A penny saved is a penny earned. A plain reading of that common phrase should lead you to a pretty obvious conclusion: If you ever meet someone named Penny (or Penelope or Peninsula), you should devote your life to ensuring their safety. Once you know they’re safe, pat yourself on the back because you’ve just earned yourself a new friend.
When you dig deeper, though, you may uncover that embedded in that saying is a lesson on financial success. It’s this secondary, practically nonsensical meaning that’s most relevant to your business, as developing a sound video strategy can reduce costs, save your company money, and ensure a higher ROI on your video marketing spend.
A Quick Video Strategy Explainer
Before we dive into the budget-saving importance of your video strategy, it may help to understand exactly what a video strategy is. At its core, a video strategy serves as the foundation of all video production and answers several essential questions:
- What are the goals for the video?
- Who is the video speaking to?
- Where will people see your video?
- What action do you want people to take upon seeing your video?
When you answer these questions, you’re creating a road map for your production. During moments of uncertainty, you’ll turn to your strategy document to guide the way.
Let’s say, though, that your company, CashFyre, is in the business of literally burning money and your CEO, CFO, and COO laugh maniacally every time you mention the earned value of a saved penny. Even then, a video content strategy will help your business. Here are three examples:
1. Take Advantage of Economies of Scale
Thinking strategically about your video production process will lower the upfront investment of video production because you can take advantage of economies of scale.
Almost every company out there deals with economies of scale for their products. They know if they produce more widgets, the cost to produce each individual one goes down.
However, economies of scale also let you use your production time more efficiently. Instead of renting a set for a couple of hours every few months to shoot a video, you can shoot multiple videos on one full day of shooting. Instead of paying the day rate for cast and crew every time you come up with a new idea for a video, you can strategize beforehand to make sure your company’s time and money are spent efficiently.
2. Prevent Duplicate Content
If your company is large enough or produces enough content, duplicated content can become an issue. For instance, perhaps the customer success department is creating an on-boarding video for new staff. However, the HR department may be doing the same thing. Adding to this scenario, you also have your marketing team shooting a video of your customer success team to create a more personal connection with your customers.
So, you’ve got three teams doing similar videos, and while you may appreciate the initiative, you probably don’t appreciate how much time and money has gone into duplicative work.
When your company creates and works from a singular source of video production truth, you can help prevent these issues. Even if two teams are working on separate videos, your strategy will enable them to work collaboratively instead of in self-sealed silos of ignorance. Your marketing team’s video could provide footage for the onboarding video or vice-versa. It’s a real-world example of teamwork making the dream work.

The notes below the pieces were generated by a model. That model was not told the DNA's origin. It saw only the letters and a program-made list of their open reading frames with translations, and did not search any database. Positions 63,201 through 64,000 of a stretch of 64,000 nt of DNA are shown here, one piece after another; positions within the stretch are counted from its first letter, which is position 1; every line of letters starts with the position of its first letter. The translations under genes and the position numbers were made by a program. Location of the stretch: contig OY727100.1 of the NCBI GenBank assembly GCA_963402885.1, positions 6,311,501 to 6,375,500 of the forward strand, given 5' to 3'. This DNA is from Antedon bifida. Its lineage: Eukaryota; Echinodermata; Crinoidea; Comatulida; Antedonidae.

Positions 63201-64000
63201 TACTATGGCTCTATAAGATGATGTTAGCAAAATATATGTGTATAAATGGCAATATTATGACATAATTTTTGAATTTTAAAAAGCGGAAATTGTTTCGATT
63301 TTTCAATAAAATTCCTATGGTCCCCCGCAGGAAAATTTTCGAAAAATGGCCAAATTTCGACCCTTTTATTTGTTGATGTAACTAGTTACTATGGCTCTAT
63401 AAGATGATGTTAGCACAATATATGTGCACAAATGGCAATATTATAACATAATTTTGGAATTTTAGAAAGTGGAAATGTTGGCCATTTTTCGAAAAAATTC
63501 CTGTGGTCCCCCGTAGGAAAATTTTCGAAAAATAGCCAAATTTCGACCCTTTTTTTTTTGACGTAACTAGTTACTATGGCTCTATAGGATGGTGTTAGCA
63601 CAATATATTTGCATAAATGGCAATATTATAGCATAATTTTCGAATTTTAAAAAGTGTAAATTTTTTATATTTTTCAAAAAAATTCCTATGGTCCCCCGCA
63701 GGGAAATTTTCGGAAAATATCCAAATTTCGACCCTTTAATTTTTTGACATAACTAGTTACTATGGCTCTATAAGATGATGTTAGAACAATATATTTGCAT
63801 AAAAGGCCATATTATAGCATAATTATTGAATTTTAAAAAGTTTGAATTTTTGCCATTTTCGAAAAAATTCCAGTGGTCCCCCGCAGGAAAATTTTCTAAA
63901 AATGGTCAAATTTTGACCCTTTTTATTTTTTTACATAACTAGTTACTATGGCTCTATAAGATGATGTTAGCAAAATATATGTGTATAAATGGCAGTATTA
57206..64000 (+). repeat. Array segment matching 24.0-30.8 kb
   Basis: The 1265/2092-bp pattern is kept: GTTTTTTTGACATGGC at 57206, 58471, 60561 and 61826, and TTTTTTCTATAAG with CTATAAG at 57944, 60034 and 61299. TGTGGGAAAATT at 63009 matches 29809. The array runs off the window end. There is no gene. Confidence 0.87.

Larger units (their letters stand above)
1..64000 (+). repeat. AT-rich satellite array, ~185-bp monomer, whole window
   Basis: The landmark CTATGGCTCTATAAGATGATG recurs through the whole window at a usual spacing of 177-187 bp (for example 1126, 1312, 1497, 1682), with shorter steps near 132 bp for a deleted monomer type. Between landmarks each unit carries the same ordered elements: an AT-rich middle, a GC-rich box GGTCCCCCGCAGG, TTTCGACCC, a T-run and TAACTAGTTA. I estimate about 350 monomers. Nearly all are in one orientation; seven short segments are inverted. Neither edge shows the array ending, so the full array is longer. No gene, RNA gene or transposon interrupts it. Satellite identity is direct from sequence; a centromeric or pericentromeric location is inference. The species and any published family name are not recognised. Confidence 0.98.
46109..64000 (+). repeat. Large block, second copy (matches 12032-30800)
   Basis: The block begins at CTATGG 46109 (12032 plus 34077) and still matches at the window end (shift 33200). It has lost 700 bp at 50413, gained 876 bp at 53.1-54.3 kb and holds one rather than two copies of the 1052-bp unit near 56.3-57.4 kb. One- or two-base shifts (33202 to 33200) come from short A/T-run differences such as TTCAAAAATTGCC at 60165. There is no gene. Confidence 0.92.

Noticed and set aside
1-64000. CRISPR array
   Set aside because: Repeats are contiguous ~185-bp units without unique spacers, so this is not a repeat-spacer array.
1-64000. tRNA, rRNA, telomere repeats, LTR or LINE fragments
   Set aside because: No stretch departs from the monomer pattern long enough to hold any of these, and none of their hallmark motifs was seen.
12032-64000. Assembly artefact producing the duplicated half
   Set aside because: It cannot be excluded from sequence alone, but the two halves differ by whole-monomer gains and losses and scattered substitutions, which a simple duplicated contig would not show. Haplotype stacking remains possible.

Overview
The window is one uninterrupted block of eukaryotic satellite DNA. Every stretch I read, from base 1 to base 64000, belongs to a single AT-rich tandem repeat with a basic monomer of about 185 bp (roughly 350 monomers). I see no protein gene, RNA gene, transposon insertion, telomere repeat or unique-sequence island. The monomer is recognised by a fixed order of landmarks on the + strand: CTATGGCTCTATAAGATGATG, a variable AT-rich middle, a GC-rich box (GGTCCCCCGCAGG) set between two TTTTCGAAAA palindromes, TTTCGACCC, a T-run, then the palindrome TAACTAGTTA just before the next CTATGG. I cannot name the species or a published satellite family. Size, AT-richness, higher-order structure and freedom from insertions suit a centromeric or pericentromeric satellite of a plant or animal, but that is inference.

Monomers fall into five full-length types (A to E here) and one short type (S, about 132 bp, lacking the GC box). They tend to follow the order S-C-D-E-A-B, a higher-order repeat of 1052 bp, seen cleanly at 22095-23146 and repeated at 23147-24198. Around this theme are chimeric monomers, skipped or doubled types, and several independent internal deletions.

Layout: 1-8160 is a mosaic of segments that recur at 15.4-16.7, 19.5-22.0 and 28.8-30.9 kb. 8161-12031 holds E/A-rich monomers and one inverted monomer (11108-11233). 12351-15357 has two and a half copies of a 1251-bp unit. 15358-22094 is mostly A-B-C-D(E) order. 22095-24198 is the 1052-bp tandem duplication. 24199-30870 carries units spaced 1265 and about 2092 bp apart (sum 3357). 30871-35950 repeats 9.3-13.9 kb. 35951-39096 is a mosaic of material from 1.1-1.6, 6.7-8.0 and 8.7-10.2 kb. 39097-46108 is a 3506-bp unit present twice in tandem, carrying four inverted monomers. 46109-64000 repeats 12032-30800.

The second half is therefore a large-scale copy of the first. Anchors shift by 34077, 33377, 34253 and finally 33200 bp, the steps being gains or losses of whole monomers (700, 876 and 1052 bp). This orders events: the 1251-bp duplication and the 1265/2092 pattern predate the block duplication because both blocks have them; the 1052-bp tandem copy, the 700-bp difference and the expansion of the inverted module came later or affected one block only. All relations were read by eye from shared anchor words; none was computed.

3. Set Appropriate Timeline and Budget Expectations
Creating video is a real production. There are multiple moving parts moving in parallel, and that makes it easy to miss deadlines or go over budget – which is why hiring an experienced video producer may help you avoid those issues.
Beyond putting someone in charge of production, though, a video strategy will let you set a realistic timeline and budgetary expectations that help you save money.
Questions of when certain deliverables are needed and how the video will ultimately be shown to its intended audience should all be defined by the video strategy. This lets you work backward from the ultimate due date to set attainable timelines and budgets.
A classic B2C example of this would be holiday-based marketing. Likely, all advertising will need to roll out before Thanksgiving to ensure consumers are aware of the product before they start rampaging through department stores or cruising their way across multiple e-tailers. That means the video itself may need to be ready by early November. This, in turn, means that you’ll need to enter post-production in October and that means that the actual production of the video needs to be done a few weeks before that.
Your video strategy will also help prevent you from paying for things before you need them. Instead of spending part of the year paying for a video hosting platform before you have any video to upload, you can wait to pay for server access until you have something produced.
The Bottom Line: A Video Strategy Ensures You’re Making the Right Videos
When you think of your video strategy as a roadmap, it’s easy to see how it saves you money. Instead of driving down dead ends, taking the wrong turn and doubling back, or spending an eternity driving round and round a traffic circle as you desperately shout out your window “I don’t know where to exit! I’m so scared,” you can instead proceed down an intended path and easily navigate obstacles as they arise.
That is, a video strategy lowers costs by providing you with a detailed plan. With your strategy in hand, you’ll avoid conflicting content, duplicative videos, and missed deadlines.
For more on how a video strategy can save your company money, check out episode 56 of The Video Reformation podcast.